Ronnie O’Sullivan warns snooker bosses he could have ‘no option’ but to stop playing
'We are at a sort of crossroads now.'
Ronnie O’Sullivan intends to keep playing snooker for some years to come, but warns the powers that be that he has ‘no option’ but to quit if he can’t spend most of his playing time in China.
The sport has returned to China this season for the first time since the pandemic wiped Asian events off the calendar and the passion for snooker is clearly undimmed in the Far East.
Three ranking events and the non-ranking Shanghai Masters are back on the calendar, while players have been given a string of other opportunities to play in exhibitions and tournaments affiliated with the Chinese Billiards and Snooker Association (CBSA).
With these opportunities there has come clashes, with World Snooker Tour unhappy that players are playing exhibitions while professional events are taking place and threatening serious repercussions if any do choose to play elsewhere instead of in a main tour commpetition.
While O’Sullivan wasn’t involved in the specific situation, the quintet of Mark Selby, John Higgins, Luca Brecel, Ali Carter and Thepchaiya Un-Nooh became ‘The Macau Five’ as they hoped to play an exhibition in Macau during the Northern Ireland Open but were threatened with punishment if they did so.
The exhibition was eventually moved, but the players had already pulled out of the Belfast tournament so they missed out on playing in anything that week.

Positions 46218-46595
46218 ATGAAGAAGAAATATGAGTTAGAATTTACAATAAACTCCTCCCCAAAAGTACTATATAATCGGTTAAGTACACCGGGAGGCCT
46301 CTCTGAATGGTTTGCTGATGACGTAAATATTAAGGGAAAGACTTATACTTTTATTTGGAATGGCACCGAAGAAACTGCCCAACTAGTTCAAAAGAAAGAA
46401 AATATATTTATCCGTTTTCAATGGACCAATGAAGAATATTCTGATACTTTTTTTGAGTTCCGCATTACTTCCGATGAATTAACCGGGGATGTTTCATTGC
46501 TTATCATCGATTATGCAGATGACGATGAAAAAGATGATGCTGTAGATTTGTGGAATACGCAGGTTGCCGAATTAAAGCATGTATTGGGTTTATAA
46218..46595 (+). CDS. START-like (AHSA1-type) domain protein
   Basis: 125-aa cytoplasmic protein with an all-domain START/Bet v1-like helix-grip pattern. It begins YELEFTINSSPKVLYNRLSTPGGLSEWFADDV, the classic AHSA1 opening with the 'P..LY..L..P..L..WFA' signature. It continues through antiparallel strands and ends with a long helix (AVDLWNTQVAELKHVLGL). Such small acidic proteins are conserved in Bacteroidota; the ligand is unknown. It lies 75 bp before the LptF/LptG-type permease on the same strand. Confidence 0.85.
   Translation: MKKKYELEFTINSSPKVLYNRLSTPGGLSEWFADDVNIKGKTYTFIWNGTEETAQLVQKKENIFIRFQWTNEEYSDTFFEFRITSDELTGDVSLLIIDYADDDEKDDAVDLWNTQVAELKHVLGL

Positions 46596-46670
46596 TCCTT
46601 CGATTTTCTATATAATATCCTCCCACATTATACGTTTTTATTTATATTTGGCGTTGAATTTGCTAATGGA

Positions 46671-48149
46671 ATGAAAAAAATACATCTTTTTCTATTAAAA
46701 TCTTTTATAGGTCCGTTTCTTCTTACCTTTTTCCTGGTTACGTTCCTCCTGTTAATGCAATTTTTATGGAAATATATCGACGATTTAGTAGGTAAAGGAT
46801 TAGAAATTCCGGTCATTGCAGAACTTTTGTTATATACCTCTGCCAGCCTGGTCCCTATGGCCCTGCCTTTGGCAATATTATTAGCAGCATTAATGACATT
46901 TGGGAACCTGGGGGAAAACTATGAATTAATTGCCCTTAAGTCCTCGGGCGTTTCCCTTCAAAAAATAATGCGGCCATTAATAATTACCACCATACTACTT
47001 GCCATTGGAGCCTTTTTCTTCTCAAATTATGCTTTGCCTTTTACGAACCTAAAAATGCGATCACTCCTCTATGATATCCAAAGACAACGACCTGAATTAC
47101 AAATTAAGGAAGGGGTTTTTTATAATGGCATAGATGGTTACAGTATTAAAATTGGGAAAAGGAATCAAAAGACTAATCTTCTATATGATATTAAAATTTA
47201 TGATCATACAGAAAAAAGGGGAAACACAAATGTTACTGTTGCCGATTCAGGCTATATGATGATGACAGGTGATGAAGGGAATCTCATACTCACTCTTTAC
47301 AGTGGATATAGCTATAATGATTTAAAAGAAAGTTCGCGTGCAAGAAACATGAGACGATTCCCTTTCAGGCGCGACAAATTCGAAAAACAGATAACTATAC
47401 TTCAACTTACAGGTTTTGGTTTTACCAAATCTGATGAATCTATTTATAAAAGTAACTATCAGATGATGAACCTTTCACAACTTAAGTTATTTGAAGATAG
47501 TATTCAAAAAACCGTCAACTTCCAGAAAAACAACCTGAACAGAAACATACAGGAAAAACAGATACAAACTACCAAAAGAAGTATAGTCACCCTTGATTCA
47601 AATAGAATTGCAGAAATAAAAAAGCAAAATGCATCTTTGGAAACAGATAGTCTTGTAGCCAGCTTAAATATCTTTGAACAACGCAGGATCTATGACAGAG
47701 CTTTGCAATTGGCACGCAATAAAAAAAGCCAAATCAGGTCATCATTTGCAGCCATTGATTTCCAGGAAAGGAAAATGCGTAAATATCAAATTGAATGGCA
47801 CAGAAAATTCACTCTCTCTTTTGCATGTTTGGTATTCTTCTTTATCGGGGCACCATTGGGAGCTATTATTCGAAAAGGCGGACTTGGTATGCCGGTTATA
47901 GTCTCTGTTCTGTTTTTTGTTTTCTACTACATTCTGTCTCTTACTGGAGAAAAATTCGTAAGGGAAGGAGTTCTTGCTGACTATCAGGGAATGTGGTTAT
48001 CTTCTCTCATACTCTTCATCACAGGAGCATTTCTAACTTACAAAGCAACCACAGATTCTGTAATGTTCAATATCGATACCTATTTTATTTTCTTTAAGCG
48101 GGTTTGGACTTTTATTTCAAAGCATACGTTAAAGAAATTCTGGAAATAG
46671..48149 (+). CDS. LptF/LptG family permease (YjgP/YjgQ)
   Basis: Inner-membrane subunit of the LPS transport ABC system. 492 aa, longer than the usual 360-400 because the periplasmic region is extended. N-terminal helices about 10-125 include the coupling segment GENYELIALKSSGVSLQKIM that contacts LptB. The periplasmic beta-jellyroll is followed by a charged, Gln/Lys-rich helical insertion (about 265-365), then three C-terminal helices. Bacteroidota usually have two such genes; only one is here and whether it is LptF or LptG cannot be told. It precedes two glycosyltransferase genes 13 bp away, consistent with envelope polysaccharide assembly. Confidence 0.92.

O’Sullivan, who pulled out of the Champion of Champions last week after a hectic schedule saw him playing in Tianjin, China just days before, says that if he is not able to compete when he wants in China then he is likely to give up the game all together.
‘I have no option now. If I can’t go out and do what I need to do – which is play a lot in China – then I won’t ever play again,’ O’Sullivan told the BBC. ‘We are at a sort of crossroads now.
‘There’s not enough here for me in the UK to justify the effort that I put in. When I go to China I play in great venues, great crowds, great prize money. And I love it.
‘If that gets to the point where I’m not able to do that or I’m not allowed to do that, then I probably won’t play. I’ll probably go and play Chinese 8 ball because I still want to play snooker. I still want a cue in my hand.’
The return of the Chinese events has been a huge boost for snooker in terms of global appeal, prize money and players having earning opportunities.
However, players are already complaining about the packed schedule which includes jetting from the UK to China and back regularly, while some feel restricted by their players’ contract which restricts when they can play exhibitions.
The glamorous, big-budget Chinese events can also shine some of the more modest UK tournaments in a poor light, although the three biggest events remain in Britain; the World Championship, Masters and UK Championship.
The Rocket says he and the other top players are not looked after enough in the current climate, saying: ‘I don’t get appreciated on the snooker circuit. None of the top players do in my opinion.
‘I’d love to be able to keep playing snooker for the next five, six, seven, eight years. But if I’m going to be forced into a situation where that isn’t possible then I’m not going to accept what the other 130 players do, which is play tournament after tournament.’
O’Sullivan’s aim does remain to continue playing and that is by far the most likely scenario for some years to come.
Asked at the premiere of his documentary The Edge of Everything on Tuesday how long he has left in the sport, he said: ‘I’ve got another five years. I could do 10 if I wanted, but I think five would just be enough.’
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